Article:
At DxContinuum, machine learning is an important component of our approach to delivering accurate predictions for sales and marketing teams. This is also an exciting area of ongoing research in our industry, and finding reliable ways to continuously improve the accuracy of machine learning is something that interests us quite a bit.
The key problem in machine learning is learning a function from examples, particularly in supervised learning for classification and regression problems. This means looking at various combinations of independent (input) variables and the corresponding output or dependent variable. Such learning is often referred to as Probably Approximately Correct (PAC) learning, because we are interested in an approximation of the function that will be correct with a high degree of confidence for all the inputs, not just the inputs in the training set.
PAC learning has a very different mathematical foundation when compared to “exact” learning where you are interested in learning the exact function from a finite number of examples. PAC learning has no universal learning algorithm because no single algorithm can learn everything well (although deep learning has begun to chip away at that notion). In addition, the class of functions that can be learned “exactly” with a finite number of examples is precisely the class of functions whose equivalence can be decided by a terminating algorithmic procedure.
At DxContinuum, the question we asked ourselves is whether there are tricks that can be learned from “exact” learning that can be applied to PAC learning. What we found is that there are.
While most interesting functions are too complex to be learned precisely from a finite number of examples, polynomials with a finite number of terms can help illustrate the essential idea. You can learn any polynomial of degree n with n+1 examples. Essentially, a polynomial of degree n has at most n+1 coefficients, and once you have n+1 examples you can solve the simultaneous equations to get your polynomial. If you have fewer than n+1 examples, you may not be able to get a very accurate approximation (unless you know that the polynomial only has non-negative integer coefficients, in which case one can cleverly pick 2 examples and reconstruct the entire polynomial).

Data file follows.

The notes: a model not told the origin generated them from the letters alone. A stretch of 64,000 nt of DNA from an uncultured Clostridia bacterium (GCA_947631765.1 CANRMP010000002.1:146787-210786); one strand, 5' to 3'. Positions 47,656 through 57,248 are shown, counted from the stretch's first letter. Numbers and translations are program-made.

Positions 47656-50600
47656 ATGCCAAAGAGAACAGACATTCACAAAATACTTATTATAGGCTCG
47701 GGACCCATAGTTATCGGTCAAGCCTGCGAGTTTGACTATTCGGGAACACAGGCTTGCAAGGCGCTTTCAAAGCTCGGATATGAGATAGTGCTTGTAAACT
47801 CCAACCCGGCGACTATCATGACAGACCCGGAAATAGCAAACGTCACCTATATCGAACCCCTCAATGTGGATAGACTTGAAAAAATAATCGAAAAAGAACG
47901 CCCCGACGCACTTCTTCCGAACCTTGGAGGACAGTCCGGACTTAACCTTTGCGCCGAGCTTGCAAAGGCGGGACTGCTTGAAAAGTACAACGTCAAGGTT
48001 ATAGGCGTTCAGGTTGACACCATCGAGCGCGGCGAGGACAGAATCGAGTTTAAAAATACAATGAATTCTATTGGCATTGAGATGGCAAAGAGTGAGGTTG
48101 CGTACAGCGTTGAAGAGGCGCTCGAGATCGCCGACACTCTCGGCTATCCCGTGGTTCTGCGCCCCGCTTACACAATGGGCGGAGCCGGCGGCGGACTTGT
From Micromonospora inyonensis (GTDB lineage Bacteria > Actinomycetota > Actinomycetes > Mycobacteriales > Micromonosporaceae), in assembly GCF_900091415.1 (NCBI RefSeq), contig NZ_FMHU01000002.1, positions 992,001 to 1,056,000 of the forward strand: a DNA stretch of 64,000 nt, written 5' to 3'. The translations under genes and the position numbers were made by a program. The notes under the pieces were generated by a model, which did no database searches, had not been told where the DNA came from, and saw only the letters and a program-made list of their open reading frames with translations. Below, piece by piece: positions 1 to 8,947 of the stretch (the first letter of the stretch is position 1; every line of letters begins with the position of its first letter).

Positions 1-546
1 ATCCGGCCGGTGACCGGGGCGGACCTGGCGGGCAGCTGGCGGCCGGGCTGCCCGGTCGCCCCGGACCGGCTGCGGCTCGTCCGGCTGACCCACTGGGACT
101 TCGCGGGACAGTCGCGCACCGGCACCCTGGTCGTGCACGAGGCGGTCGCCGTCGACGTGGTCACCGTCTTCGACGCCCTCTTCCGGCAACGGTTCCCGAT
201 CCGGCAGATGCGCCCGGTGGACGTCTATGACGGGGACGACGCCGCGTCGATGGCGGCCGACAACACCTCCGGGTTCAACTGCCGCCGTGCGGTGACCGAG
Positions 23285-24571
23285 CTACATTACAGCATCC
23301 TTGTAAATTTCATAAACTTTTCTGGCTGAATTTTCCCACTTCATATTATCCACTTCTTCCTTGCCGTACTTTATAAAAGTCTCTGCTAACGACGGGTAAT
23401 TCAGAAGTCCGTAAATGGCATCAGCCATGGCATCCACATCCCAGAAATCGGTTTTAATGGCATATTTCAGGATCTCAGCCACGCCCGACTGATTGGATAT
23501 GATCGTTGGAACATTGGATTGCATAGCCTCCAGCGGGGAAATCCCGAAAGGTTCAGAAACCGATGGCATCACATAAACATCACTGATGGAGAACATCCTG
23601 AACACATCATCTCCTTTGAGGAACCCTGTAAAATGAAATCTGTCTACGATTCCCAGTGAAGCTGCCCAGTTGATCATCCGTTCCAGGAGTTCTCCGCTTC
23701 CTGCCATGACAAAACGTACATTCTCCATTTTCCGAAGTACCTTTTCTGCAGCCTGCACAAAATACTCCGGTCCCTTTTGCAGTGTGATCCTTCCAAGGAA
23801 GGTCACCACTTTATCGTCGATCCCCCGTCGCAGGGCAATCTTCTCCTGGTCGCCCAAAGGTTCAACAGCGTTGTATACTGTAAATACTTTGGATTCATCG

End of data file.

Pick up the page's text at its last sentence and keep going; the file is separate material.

At some level, this is similar to having many examples of input variables and the associated output discussed above. We also know that more examples lead to better quality models. So, given n+1 examples, you can “learn” a polynomial of degree n that passes through the points in the example and can be used to estimate the value at other input points.
An alternative and equivalent way to reconstruct the function is to know the value the function, its first derivative, second derivative and so on up to the nth derivative at a particular point. With this approach you can reconstruct the entire function using the so-called Taylor series expansion of the polynomial.
But what if we knew not just the value of the function we want to learn, but also some of the derivatives. Would that improve the quality of the model?
In many PAC learning situations, time snapshots of various variables in addition to the current values of the data are available. Specifically, in the case of CRM data, for any opportunity in a customer’s pipeline we may also know when important variables like the amount, the stage and the close date changed, what they changed from and what they changed to. Essentially, we have a history of change of variables.
In order to take advantage of this history, we imposed a regular time dimension and interpolated the various observations across the time dimension. Once the interpolation was done, it then became possible to estimate the first derivative, second derivative, etc., of key variables along the time dimension.
We then added these additional variables into the model, constructed multiple data sets at various points in time and observed that the performance of the model as measured by out-of-sample accuracy improved irrespective of the technique, e.g., Random Forest, Neural Network, etc. What is more surprising is that on every occasion, we were able to improve it by more than 5% for at least some technique. Therefore, if the model accuracy was 85% at the beginning of the quarter before this process, that accuracy would jump higher than 90% after adding the history-derived variables.
We believe that the fundamental reason that this technique works is because of some underlying mathematical truth, but we will leave it to the mathematicians amongst us to prove that. As practitioners, however, we can empirically state that using history is always a good idea because it can give you more than a 5% lift in model accuracy.
While a lot of effort is going into creating new algorithms and techniques that increase the complexity of the underlying solution, techniques like using history and constructing derivatives add accuracy with existing techniques. This is an example of a sophisticated, repeatable transformation that comes built-in with DxContinuum’s patented operational predictive analytics platform.